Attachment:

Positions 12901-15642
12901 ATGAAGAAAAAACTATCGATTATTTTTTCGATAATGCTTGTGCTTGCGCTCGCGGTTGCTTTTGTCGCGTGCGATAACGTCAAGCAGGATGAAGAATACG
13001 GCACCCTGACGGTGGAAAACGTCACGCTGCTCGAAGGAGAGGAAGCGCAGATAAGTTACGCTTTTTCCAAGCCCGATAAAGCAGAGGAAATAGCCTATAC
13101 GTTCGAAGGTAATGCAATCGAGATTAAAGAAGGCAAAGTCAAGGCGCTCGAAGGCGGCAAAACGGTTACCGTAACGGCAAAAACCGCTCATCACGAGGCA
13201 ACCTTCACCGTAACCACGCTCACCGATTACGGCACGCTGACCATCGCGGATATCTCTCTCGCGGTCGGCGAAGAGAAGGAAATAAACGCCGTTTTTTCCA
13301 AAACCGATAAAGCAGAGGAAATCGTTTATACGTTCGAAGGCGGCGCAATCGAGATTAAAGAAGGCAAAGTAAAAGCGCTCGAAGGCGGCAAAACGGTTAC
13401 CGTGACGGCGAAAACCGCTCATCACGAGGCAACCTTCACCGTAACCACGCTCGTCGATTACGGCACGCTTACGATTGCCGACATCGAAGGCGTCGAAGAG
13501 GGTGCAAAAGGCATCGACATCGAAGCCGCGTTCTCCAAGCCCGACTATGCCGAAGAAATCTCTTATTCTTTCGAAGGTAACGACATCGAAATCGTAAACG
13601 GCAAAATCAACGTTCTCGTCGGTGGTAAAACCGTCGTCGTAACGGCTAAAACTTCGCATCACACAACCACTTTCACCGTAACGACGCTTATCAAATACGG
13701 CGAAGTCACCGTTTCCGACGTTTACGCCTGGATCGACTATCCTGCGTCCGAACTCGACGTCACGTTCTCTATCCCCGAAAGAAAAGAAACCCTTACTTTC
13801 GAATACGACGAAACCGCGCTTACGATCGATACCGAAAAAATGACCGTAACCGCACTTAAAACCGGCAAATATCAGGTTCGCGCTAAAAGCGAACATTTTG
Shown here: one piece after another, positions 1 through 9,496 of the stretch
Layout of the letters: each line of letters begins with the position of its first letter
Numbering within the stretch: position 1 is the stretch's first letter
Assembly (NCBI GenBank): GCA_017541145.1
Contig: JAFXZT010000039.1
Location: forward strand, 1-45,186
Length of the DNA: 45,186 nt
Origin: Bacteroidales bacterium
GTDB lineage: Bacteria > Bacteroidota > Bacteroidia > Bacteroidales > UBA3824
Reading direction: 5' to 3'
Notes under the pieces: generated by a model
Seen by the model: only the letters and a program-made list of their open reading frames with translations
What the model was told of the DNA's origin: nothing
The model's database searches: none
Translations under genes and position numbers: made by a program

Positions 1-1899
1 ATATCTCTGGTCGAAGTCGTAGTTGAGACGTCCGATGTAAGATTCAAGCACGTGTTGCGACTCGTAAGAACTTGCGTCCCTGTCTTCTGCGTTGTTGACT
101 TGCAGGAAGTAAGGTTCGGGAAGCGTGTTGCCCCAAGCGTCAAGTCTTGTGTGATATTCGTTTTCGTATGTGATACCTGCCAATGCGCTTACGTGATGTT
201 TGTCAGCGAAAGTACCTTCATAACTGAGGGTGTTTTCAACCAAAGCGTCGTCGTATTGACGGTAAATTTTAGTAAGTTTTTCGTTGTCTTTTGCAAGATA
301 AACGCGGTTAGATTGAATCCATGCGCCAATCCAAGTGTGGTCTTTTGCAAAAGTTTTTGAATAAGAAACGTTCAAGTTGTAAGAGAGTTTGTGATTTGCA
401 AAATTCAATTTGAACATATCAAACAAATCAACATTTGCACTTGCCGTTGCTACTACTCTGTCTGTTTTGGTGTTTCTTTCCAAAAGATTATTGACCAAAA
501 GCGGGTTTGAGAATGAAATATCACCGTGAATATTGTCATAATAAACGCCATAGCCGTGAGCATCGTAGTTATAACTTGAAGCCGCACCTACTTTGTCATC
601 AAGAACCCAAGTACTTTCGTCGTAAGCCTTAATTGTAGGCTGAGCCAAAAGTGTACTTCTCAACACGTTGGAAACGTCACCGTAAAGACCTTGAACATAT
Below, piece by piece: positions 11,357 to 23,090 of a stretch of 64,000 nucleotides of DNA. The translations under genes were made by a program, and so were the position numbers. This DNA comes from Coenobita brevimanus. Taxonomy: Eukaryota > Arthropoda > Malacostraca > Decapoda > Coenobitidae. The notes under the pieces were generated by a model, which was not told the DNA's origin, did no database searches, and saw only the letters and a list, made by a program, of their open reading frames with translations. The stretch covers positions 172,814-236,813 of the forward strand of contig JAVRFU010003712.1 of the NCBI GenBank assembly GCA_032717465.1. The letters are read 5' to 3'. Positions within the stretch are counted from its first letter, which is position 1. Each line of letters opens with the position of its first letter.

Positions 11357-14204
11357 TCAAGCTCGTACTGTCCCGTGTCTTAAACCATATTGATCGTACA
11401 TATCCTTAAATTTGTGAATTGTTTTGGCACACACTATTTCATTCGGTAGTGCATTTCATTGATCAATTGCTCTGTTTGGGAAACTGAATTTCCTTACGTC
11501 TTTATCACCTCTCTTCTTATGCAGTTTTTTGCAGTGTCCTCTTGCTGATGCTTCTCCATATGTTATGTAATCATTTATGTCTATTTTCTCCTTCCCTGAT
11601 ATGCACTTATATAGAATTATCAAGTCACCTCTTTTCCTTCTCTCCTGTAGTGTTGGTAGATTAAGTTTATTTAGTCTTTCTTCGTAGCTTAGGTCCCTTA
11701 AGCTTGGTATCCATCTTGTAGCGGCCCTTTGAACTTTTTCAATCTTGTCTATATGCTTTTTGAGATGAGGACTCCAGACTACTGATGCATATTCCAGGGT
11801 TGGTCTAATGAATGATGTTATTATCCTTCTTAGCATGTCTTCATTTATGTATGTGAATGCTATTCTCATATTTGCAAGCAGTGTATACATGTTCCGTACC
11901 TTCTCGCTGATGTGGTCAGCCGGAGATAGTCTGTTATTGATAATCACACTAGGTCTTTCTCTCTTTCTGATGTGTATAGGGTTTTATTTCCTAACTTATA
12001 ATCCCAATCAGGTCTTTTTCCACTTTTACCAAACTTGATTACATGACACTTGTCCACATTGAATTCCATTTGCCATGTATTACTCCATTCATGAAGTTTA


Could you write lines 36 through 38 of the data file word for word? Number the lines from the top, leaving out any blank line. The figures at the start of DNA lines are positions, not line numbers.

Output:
Positions 11357-14204
11357 TCAAGCTCGTACTGTCCCGTGTCTTAAACCATATTGATCGTACA
11401 TATCCTTAAATTTGTGAATTGTTTTGGCACACACTATTTCATTCGGTAGTGCATTTCATTGATCAATTGCTCTGTTTGGGAAACTGAATTTCCTTACGTC